Palaeontology sounds like a dry-as-dust discipline, the preserve of bespectacled scholars. But of course it also has its Indiana Jones resonances, and Rogers does a fair job living up to them. He hasn't studied his subject, but has taught himself Arabic - the Casablancan dialect, handy for dealings with the police. We tend to think of the Victorians as dry-as-dust too, but Rogers reminds us that their global wanderings were inspired by just this sort of hippy travel bug. "My grandfather was in the Raj," he said. "And he collected anything, we had trinkets everywhere. So I grew up with that mania to gather things. I had a quarry in the Sahara once. Amazing place, just this mountain full of great stuff. But now I buy mostly from dealers."
Fossils are not actually all that rare. Millions of them are casually crushed in phosphate or marble quarries - it's too much bother to extract them. You might have a few ground up in your fireplace. The reason they are expensive (the Lyme Regis Ichthyosaurus in the exhibition is pounds 16,500) is that it is very labour-intensive to tease them out of the rock. That is one of the reasons why fossil-hunters head for Africa and China. "They used to use a sculptor's hammer and chisel," said Rogers. "Now they use dentists' drills. But the top guys in Dorset or wherever cost pounds 120 per hour. In Morocco it's pounds 2 per day. Otherwise fossils would be unaffordable."
If life were a movie, Rogers would be slipping into the Ritz by now, or leaping the railings with Jerry Hall in the moonlight. It isn't though, is it?
Speaking of fossils, I went to the annual Varsity match at Twickenham this week. I wasn't the only one. Around 50,000 people paid good money (about the price of two shark's teeth) to watch Oxford and Cambridge continue their 118-year-old tussle. The standard reaction to this is that the fixture is an anachronism: our class-consciousness is such that the game is seen as little more than a picnic for toffs. But as it happens, this is itself rather an anachronistic attitude. It is not as if the game were genuinely a contest between two of our top universities: it is usually a question of whether our South Africans are better than their South Africans. This year, Oxford's captain was from Stellenbosch, Cambridge's from Brisbane.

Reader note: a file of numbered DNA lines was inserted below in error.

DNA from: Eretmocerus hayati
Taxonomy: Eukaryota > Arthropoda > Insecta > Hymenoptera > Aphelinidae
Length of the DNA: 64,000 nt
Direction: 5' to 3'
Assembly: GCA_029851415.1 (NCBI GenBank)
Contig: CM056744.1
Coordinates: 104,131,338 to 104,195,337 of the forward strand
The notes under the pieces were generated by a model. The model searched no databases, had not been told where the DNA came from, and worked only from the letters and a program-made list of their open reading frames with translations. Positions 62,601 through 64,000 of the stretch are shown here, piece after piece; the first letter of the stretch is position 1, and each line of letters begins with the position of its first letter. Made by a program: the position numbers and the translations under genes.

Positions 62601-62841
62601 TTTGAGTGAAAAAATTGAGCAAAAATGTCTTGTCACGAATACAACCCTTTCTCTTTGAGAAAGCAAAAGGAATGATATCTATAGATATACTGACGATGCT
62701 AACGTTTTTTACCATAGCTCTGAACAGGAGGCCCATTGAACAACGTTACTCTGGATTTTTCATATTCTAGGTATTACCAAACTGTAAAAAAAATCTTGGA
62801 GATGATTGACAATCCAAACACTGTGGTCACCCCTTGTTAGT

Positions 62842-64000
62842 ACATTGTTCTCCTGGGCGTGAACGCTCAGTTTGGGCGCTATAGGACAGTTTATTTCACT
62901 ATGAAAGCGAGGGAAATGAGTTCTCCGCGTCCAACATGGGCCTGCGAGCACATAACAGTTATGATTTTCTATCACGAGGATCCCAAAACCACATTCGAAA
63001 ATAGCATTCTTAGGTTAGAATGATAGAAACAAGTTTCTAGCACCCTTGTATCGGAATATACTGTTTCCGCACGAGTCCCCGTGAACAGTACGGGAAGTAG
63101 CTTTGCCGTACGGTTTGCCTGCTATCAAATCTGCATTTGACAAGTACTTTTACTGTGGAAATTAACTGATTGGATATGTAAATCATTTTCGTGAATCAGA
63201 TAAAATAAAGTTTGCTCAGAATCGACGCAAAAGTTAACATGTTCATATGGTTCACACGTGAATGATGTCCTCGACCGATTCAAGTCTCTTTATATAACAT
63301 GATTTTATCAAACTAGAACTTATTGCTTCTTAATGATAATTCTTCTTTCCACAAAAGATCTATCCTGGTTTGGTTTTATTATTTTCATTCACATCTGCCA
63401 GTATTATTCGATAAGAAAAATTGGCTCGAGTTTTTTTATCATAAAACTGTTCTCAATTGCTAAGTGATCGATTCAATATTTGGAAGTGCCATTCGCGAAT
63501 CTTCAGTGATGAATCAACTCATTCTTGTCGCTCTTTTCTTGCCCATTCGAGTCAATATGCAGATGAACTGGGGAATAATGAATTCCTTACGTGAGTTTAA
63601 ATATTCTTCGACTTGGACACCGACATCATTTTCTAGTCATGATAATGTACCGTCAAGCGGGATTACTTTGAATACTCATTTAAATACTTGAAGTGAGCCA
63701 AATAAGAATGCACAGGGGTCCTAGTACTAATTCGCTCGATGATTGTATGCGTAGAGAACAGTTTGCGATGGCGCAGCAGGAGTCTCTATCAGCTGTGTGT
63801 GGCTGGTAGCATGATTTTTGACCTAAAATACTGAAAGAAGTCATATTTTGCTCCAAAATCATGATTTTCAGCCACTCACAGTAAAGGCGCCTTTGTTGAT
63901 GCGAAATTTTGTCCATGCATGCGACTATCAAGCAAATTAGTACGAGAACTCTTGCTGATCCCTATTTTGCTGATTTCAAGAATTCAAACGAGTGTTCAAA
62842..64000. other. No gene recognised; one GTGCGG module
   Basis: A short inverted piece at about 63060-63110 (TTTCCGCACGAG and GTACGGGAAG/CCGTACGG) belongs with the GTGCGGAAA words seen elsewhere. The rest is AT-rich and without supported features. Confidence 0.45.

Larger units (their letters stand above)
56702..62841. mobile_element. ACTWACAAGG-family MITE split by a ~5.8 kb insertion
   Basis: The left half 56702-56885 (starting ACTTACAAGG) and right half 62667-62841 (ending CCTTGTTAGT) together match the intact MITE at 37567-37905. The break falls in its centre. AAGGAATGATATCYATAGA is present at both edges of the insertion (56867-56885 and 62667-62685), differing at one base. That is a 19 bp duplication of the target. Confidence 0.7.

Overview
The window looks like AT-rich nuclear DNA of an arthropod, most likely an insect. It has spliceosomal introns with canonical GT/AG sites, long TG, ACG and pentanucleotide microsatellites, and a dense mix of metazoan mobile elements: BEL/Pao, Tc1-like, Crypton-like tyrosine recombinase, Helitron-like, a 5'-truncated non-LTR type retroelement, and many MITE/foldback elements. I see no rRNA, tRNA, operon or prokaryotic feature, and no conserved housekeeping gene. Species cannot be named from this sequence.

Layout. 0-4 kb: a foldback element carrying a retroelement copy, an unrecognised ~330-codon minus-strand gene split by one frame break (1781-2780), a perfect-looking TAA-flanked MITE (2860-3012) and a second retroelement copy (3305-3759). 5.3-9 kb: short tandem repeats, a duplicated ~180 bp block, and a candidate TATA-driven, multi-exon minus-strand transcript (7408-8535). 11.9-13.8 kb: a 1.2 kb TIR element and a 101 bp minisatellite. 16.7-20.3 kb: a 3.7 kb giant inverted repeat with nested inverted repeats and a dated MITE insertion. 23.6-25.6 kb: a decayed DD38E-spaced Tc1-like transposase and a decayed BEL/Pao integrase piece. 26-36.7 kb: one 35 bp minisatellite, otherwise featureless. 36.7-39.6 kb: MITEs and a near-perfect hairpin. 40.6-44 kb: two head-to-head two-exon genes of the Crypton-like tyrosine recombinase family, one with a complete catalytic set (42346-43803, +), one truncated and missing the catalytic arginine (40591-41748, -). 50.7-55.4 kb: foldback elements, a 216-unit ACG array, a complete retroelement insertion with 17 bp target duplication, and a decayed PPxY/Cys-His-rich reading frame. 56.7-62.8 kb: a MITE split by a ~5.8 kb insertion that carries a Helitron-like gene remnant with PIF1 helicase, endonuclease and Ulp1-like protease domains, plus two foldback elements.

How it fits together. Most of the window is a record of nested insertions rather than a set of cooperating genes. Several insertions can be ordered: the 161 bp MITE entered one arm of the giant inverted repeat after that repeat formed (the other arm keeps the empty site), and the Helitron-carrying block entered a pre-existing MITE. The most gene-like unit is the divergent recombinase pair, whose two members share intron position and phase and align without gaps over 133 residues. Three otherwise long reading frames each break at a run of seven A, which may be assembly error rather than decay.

Not that this is something we need to bemoan, as such. If anything, we ought to wonder why, if the match is so out-of-date, so many ambitious young players from real rugby powers in the southern hemisphere want to come and play in it. Is it really the case that even Oxbridge can't rely on British talent any more? Given the pitch and frequency of the moaning that accompanies each new nadir in the story of British sport, you might have thought we would take such a well-appointed athletic breeding-ground a bit more seriously.
In America, college games between Notre Dame and Indiana command a national TV audience, and pundits fall over one another to spot the stars of tomorrow. The Varsity match, on the other hand, feels childish. Groups from schools chant "Oxford! Cambridge!" in high-pitched voices. A Tannoy asks the schoolmaster from St Neot's to collect Josh from Information. And the programme notes are full of sophomoric quips about how this prop has been turning heads all year, or how that fly-half could fill the stadium with pretty admirers (if only he could be bothered to get out of bed!!!!).
An Oxford man myself, I tried to feel partisan, to punch the air when the dark blues scored. But it wasn't easy. Perhaps, when we berate our sportsmen for failing to project more dynamic images of our nation, what we are truly dismayed by is our own vexed failure of pride.
Fossils and Minerals Exhibition, 275 Kensal Road, W10. Saturday and Sunday